Mimesis, or Making Sense . . . One of the etymologies of "matching" is "making" (mac-ian). This polarity is inherent in consciousness as such. Certainly in the cliché-to-archetype process, if cognition is matching our our sensory experience with the outer world, re-cognition is a repeat of that process. We have seen how dreaming involves a ricorso of this waking experience of the day: "The unpurged images of daya recede" (Yeats). The whole of Finnegans Wake is a ricorso, a scrubbing purgation or private and corporate experience in the "dreaming back." "Making sense" is a phrase that indicates repitition of some experience which yields a sudden truth or meaning. ... creativity is the parallel of cognition, a retracking of the labrynth of sensation. Ancient mythology is packed with examples of this awareness. Daedalus, the mightiest maker or engineer of antiquity, contrived the labrynth that enclosed the Minotaur. The first page of A Portrait of the Artist as a Young Man concerns the cognitive labyrinth as traversed by Stephen, the artist hero, in his first encounter with the Minotaur and other scandals (cf. Greek etymology). Stephen's surname is not Daedalus but "Dedalus," i.e., "dead all us." Joyce's last story in Dubliners, "The Dead," and the last lines of the Portrait explain the relation of the young artist to the dead: "I go to encounter for the millionth time the reality of experience and to forge in the smithy of my soul the uncreated conscience of my race." This verbal implication of ricorso, the millions of repetitions of the cognitive labyrinth, which is traced on the first page of the Portrait, is the task of making sense, of waking the somnambulists in the labyrinth of cognition. . . . Aristotelian mimesis confirms the James Joyce approach, since it is a kind of recap of natural processes, whether of making sense via cognition or making a house by follwing the lines of Nature. For example, in the Physics, Book II, Chapter VIII, Aristotle writes: "Thus, if a house had been a thing made by Nature it would have been made in the same way as it is now by art; and if things made by nature were made also by art, they would come to be in the same way as by Nature." Aristotle thus confirms the sacral quality of the liché or artifact by aligning it with the cosmic forces, justv as biologists say ontogeny recaps phylogeny, i.e., knowing and gowing are one, which of course is the theme of The Portrait by Joyce.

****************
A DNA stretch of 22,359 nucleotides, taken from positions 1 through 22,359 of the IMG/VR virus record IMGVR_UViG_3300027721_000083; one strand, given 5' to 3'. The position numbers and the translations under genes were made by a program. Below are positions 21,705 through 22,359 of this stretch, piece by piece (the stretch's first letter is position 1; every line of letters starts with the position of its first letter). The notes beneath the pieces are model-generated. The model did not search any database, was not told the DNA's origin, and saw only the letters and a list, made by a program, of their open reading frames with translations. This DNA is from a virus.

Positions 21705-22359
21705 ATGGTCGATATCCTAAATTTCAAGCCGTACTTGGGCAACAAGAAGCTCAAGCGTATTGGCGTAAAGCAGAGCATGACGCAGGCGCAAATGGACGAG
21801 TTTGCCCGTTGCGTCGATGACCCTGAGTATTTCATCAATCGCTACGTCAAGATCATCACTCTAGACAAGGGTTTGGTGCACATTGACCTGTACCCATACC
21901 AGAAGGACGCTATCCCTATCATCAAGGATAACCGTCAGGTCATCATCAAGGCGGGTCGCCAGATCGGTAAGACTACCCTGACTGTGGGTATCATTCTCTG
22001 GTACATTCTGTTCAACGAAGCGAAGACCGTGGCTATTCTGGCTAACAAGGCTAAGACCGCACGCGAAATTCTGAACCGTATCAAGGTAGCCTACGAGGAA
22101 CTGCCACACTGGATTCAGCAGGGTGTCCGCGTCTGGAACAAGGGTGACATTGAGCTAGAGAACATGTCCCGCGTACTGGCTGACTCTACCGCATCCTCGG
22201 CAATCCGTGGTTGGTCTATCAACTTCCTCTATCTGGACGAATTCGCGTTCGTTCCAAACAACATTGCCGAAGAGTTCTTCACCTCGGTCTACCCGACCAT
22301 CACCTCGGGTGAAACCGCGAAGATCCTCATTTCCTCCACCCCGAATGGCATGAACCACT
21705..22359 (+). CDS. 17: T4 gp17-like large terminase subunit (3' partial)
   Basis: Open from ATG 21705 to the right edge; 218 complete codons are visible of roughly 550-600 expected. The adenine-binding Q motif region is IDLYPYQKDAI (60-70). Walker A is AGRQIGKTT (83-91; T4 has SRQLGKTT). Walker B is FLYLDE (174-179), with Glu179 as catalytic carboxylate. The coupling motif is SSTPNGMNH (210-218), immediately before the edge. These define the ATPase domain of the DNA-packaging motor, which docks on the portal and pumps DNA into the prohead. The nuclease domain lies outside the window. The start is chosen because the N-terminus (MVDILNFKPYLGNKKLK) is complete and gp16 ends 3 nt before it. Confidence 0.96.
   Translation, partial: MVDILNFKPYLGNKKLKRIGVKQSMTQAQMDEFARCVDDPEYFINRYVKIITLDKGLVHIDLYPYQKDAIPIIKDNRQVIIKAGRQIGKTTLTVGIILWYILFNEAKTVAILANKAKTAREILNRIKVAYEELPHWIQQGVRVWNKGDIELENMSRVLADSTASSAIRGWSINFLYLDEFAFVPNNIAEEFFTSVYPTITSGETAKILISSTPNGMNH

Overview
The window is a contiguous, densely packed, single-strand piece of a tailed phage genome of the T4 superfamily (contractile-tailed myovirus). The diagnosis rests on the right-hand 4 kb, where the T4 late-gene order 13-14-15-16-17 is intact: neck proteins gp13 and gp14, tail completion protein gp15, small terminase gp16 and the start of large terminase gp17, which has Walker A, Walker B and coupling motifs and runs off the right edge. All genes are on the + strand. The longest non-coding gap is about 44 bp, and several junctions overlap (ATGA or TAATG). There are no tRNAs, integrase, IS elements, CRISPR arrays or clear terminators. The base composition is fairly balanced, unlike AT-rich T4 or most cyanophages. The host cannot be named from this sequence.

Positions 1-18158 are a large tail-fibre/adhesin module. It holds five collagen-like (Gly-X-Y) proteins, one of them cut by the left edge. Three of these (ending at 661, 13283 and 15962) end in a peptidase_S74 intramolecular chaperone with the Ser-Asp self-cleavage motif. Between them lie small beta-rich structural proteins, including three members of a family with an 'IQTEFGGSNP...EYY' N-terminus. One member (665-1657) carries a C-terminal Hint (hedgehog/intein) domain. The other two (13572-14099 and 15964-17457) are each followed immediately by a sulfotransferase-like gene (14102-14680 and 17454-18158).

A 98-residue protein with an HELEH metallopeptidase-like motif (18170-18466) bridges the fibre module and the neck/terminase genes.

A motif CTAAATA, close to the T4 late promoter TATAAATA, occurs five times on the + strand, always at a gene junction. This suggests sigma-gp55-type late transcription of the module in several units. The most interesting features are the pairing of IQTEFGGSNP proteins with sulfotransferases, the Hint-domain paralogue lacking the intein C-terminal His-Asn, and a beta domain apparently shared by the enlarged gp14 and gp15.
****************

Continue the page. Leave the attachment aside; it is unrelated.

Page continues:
• p. 152
      The One and the Mini In contrast to private awareness, social consciousness is a process of scrapping, retrieving, and probing. The emphasis for the most part is upon retrieval and the accumulation of vast residues. With the development in the nineteenth century of many new technologies (clichés), the supremacy of unified print consciousness gave way to multiconsciousness. There was no garbage heap, no middenheap, there was no unconscious large enough to contain all the materials generated by the breakdown of so much probing and environing. Numerous works of literature and art testify to the impact of the new multiconsciousness. Jarry's Ubu Roi, Eliot's The Waste Land, the opening chapters of Wyndham Lewis's The Apes of God, Joyce's Finnegans Wake, the entire literature of the Theater of the Absurd all give evidence of this overwhelming impact.
    • pp. 162 - 163
      Paradox . . . In cliché-archetype terms, the paradox is a major form of cliché-probe dependent upon an encyclopedic retrieval of older clichés for its existence. No more extreme instance of this process can be imagined than Joyce's discovery of the mirror as wheel: I am glad you liked my punctuality as an engine driver. I have taken this up because I am really one of the greatest engineers, if not the greatest, in the world besides being a musicmaker, philosophist and heaps of other things. All the engines I know are wrong. Simplicity. I am making an engine with only one wheel. No spokes of course. The wheel is a perfect square. You see what I am driving at, don't you? I am awfully solemn about it, mind you, so you must not think it is a silly story about the mouse and the grapes. No, it's a wheel, I tell the world. And it's all square. In order to be as modern as possible at all times, Joyce turned to the ancient and classical modes of paradox, to learn both how to discover and how to instruct, enabling him to teach his readers the same arts: My remarks about the engine were not meant as a hint at the title. I meant that I wanted to take up several other arts and crafts and teach everybody how to do everything properly so as to be in fashion. Like Alice, Joyce pushed all the way through the Narcissus looking-glass. He moved from the private Stephen Dedalus to the Finnegan corporate image. The mirror, like the mind, by taking in and feeding back the same image becomes a wheel, a cycle, able to retrieve all experience.
    • pp. 169 - 170
      Parody . . . Lewis Carroll presents his fake world as a realistic scale model. "Realism" implies dominance of visual and other sensory detail. Sweeny Agonistes is a parody of a parody based, on one hand, on Aristophanic comic mode and, on the other, on Victorian melodrama. The whole classical parallel is in turn made parallel to the Frenzy of Suibhne. Michael O'Brien noted that Sweeny, the Boston Irishman as caricature of caveman, afforded just such a parallel between contemporaneity and antiquity as Eliot welcomed in Joyce's Ulysses. The Frency of Suibhne was published in a translation from the Gaelic by the Irish Text Society in 1913: "Many of the themes of the poem in which Sweeny appears are included in capsule form in the two epigraphs to Sweeny Agonistes."